1) Have short-term capital gains in issue X.
2) Sell X and realize those short-term gains.
3) Buy Y just before it declares a dividend ("buy a dividend").
4) Receive dividend from Y.
5) Sell Y at a short-term capital loss.
6) Balance short-term capital gains from X with the short-term capital loss from Y. No tax due.
7) Dividend from Y. No tax due.

Is there some sort of fallacy here I missed ?


An article about the new tax law in today's NY Times indicates that you did miss something, or that the drafters had this dodge in mind. In order to get the reduced rate on dividends, you must hold the underlying stock for 60 days. I wonder how they're going to track all of this.

http://www.nytimes.com/2003/05/27/business/27PLAC.html

Ira




Print the post Back To Top
Author: markr33 Big gold star, 5000 posts Old School Fool Add to my Favorite Fools Ignore this person (you won't see their posts anymore) Number: 65534 of 120820
Subject: Re: If dividends were exempt from taxation Date: 5/27/2003 5:10 PM
Post New | Post Reply | Reply Later | Create Poll . Report this Post | Recommend it!
Recommendations: 0
An article about the new tax law in today's NY Times indicates that you did miss something, or that the drafters had this dodge in mind. In order to get the reduced rate on dividends, you must hold the underlying stock for 60 days. I wonder how they're going to track all of this.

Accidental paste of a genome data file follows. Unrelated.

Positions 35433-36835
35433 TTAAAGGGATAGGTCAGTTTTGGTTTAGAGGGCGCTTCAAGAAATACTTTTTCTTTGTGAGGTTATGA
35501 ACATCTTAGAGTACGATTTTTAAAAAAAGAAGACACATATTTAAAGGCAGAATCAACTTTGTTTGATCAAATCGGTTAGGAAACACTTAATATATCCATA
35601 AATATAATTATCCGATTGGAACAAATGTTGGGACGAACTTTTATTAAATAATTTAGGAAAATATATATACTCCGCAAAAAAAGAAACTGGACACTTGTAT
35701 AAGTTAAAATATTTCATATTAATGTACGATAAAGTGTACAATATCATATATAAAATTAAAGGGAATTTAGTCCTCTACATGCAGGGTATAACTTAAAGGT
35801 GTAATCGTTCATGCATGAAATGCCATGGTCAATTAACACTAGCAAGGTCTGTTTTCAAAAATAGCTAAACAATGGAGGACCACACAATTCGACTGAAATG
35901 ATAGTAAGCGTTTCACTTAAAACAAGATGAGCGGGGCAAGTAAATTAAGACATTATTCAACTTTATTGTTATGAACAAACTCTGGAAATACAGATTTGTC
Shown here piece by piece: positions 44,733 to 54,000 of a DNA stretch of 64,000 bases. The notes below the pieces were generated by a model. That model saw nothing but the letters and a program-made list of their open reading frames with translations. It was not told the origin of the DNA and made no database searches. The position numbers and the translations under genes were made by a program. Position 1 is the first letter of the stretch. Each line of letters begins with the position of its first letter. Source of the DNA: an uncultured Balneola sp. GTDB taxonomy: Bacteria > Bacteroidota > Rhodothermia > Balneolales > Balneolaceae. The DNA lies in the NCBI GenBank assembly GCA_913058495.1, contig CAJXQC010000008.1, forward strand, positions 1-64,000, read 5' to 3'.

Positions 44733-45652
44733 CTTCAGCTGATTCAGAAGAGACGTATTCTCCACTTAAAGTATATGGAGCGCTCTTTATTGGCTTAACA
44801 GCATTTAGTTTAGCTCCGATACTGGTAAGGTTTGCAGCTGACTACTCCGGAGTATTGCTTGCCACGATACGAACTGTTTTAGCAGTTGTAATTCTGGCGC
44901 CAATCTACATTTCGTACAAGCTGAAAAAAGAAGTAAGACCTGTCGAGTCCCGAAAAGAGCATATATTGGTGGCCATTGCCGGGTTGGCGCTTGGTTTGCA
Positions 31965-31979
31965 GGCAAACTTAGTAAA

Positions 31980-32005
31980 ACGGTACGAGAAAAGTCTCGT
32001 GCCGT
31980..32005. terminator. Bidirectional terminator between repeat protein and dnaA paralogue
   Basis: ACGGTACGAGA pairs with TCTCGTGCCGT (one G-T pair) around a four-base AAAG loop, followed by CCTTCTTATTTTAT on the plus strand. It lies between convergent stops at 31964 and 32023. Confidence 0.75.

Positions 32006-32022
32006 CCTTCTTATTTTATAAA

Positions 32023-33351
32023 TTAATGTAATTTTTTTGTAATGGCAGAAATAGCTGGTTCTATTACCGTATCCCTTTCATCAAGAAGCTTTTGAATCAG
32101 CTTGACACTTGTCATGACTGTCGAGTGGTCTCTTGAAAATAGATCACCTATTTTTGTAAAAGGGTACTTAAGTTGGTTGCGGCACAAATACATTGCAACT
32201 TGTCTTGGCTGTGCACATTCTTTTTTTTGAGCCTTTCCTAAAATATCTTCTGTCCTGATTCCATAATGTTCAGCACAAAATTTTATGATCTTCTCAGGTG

http://www.nytimes.com/2003/05/27/business/27PLAC.html


This is very interesting. It seems that the tax dodge I described is pretty much (though not completely) negated. That is a good thing.

The other item regarding payments by short sellers in lieu of dividends may have some "unintended consequences" (as all changes in [tax] law do) -

1) Brokerage costs will rise (to keep track of which shares were loaned to short sellers), they will likely pass those costs on to their customers. Bad.
2) Margin accounts may change to allow people to prevent [some of] their holdings from being loaned to short sellers. Otherwise, people would just have to move their holdings a few days before a dividend is declared to their cash account and then back to their margin account afterwards (assuming margin requirements are met). Good and Bad.
3) Brokerages may eventually be forced to compensate people for allowing their shares to be loaned to short sellers (the way it works today, the brokerage gets all that interest, while the actual owner of the shares gets nothing). Good.

What the law probably should have included is a "new tax" on payments made in lieu of dividends equal to the top corporate tax rate (34%?) that would have been paid on those dividends had they been on real shares (rather than phantom shorted shares). This tax would be paid by the short seller, since he is "impersonating" the corporation by "issuing" new shares when he shorted the stock.


Post New | Post Reply | Reply Later | Create Poll . Report this Post | Recommend it!
Print the post Back To Top
UnThreaded | Threaded | Whole Thread (9) | Ignore Thread Prev Thread | Next Thread
Advertisement